The opening of the route towards Knin via Dinara in mid-winter was an almost irrational initiative, but was also the sole option to help Bihać. While Serbs from Knin were attacking Bihać, the Croatian forces had an opened path towards Bosansko Grahovo and Knin via Crni Lug and Dinara Mountain.  The rebelled Serbs too late realised what was happening, and the Croatian forces were on top of Dinara Mountain, looking down on Knin.

The seized positions enabled the Croatian Army a huge advantage in tactical and operational terms and created the conditions for further liberation actions and operations in the final phase of the Homeland War: “Skok 1“, “Lightning“, “Skok 2“, “Summer ’95“, “Storm“, “Mistral“ and “Southern Move“.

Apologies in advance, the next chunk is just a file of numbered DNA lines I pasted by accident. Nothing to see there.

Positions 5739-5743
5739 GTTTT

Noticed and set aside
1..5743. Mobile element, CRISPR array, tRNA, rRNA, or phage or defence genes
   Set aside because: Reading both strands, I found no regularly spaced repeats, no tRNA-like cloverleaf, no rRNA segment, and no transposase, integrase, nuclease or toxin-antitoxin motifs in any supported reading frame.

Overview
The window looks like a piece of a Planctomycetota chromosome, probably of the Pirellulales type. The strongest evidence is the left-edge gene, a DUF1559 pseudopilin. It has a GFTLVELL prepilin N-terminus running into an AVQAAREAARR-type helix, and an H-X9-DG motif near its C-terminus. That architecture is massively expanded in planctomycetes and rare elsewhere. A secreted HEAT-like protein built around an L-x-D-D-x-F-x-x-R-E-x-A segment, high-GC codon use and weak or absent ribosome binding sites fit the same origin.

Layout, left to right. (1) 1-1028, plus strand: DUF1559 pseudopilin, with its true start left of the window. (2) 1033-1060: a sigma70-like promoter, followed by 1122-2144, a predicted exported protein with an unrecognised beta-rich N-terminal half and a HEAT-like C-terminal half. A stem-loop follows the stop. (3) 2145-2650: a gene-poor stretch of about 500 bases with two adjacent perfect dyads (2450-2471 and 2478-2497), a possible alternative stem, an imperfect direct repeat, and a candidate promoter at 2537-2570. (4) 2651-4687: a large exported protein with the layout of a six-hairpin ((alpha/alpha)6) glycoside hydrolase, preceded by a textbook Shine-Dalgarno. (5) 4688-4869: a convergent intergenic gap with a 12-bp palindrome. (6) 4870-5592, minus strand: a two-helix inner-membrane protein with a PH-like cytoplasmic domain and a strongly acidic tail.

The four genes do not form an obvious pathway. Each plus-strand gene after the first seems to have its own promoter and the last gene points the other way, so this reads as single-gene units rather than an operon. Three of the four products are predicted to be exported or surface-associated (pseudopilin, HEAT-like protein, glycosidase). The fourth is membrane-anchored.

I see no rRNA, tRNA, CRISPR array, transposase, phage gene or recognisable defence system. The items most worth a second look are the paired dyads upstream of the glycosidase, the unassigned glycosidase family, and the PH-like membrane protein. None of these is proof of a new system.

It was a magnificent victory in many a way – first of all, it was a well-planned and prepared operation, completed despite the extreme conditions and with efforts, sacrifice and skills, which eventually  demonstrated the Croatian Army’s readiness for further actions until the final victory and liberation of the occupied Croatian territories.